DØ Wraps at Northern Illinois University

After 30 years of intensive involvement in Fermilab’s world-famous DØ (aka DZero) experiment, the Department of Physics at Northern Illinois State University is now playing host to the experiment’s final workshop.

is a long-term, large-scale collaboration – over its three decades it has involved hundreds of researches from 82 institutions in 18 countries. It was also a primary focus of NIU’s High Energy Physics program. Over the years more than 150 of HEP’s people, from undergrad and grad students to scientists and faculty, worked on DØ.

In essence the goal of DØ was to explore the structure of matter, time, and space by smashing protons and antiprotons together at Fermilab’s Tevatron accelerator. It was here that the top quark was discovered, along with support for the still-theoretical Higgs boson.

The Tevatron accelerator, home of DØ. Photo: Flickr/Mista Sparkle (cc).

But what to do now that the excitement of DØ is concluding? The NIU High Energy Physics lab will be refocusing its talent and (ahem) high energy on Fermilab’s Mu2E and Muon g-2 experiments and CERN’s ATLAS experiment.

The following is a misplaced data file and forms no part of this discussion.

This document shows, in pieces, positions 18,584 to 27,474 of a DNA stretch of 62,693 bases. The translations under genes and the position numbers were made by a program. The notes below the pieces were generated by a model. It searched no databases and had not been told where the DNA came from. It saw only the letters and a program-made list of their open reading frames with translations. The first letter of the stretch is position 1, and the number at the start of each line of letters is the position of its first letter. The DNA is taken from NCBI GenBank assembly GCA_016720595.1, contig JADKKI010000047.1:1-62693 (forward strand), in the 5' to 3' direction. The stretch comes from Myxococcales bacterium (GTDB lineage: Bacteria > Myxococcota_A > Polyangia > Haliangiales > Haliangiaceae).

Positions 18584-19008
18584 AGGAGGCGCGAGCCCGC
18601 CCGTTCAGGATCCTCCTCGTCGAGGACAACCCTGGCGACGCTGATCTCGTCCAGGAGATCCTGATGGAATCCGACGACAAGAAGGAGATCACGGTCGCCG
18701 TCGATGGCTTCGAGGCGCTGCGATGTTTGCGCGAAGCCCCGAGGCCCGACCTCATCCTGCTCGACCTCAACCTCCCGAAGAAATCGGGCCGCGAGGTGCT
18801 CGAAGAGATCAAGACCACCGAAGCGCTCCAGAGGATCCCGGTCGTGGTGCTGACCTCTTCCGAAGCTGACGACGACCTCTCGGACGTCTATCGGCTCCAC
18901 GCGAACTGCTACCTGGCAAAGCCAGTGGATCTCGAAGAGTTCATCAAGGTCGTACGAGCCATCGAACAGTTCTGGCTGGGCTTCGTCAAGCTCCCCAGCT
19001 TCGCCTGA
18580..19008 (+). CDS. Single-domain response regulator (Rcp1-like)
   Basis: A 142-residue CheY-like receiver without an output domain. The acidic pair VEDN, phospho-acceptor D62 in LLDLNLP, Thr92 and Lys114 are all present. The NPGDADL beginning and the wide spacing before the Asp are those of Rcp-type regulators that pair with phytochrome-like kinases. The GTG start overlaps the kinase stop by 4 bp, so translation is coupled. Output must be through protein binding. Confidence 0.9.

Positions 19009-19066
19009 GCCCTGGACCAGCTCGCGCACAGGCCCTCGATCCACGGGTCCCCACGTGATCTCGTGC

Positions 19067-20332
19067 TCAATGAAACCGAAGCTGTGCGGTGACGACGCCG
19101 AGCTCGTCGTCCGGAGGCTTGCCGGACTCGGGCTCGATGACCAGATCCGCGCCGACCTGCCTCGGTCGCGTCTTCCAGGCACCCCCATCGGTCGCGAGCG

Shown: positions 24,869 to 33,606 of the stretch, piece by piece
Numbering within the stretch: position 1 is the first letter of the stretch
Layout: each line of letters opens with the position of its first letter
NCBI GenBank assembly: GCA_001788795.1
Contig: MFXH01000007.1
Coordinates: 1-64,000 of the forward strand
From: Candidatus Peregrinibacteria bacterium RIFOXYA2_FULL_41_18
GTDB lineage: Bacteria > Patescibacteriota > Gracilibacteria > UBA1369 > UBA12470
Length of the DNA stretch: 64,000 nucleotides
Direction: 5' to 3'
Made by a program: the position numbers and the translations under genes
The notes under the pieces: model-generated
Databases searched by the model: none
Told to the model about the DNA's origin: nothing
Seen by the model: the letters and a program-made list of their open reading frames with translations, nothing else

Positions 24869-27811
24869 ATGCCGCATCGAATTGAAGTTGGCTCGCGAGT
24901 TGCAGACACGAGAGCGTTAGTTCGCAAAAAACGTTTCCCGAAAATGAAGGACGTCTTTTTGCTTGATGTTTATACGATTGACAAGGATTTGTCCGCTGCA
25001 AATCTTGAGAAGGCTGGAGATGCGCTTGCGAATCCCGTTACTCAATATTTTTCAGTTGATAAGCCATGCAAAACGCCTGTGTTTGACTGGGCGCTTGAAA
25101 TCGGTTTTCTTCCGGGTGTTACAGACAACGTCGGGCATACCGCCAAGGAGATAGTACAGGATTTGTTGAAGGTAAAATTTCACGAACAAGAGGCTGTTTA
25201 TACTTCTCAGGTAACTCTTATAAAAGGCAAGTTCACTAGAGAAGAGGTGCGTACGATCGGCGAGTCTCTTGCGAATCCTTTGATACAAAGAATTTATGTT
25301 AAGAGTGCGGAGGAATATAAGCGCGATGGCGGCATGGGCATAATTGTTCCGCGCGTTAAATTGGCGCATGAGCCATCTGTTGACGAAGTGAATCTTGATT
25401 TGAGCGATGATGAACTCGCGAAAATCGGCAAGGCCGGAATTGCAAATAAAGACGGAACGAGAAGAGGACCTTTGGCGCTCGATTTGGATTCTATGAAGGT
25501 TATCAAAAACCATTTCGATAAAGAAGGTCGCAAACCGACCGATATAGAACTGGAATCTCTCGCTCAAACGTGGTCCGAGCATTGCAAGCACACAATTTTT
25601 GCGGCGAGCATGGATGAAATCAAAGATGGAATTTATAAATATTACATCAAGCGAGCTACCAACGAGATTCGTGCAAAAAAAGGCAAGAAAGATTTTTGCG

And you know what? YOU could be part of incredible physics research like this, too. Browse GradSchoolShopper.com for a grad program that fits you, and check out the NIU Department of Physics while you’re at it!

Just think of the possibilities!

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Advice to Students

The best thing you can do as an undergraduate or early graduate student is get as broad a training as possible, in both science and communications.
Communication skills are extremely important, especially to aspiring scientists. Scientific research is funded as a public good by the federal government and various institutions. To get this funding you must compete with many others who want the same funding.
— Dr. Fred Dylla, Executive Director and CEO of the American Institute of Physics, Podcast Episode #4

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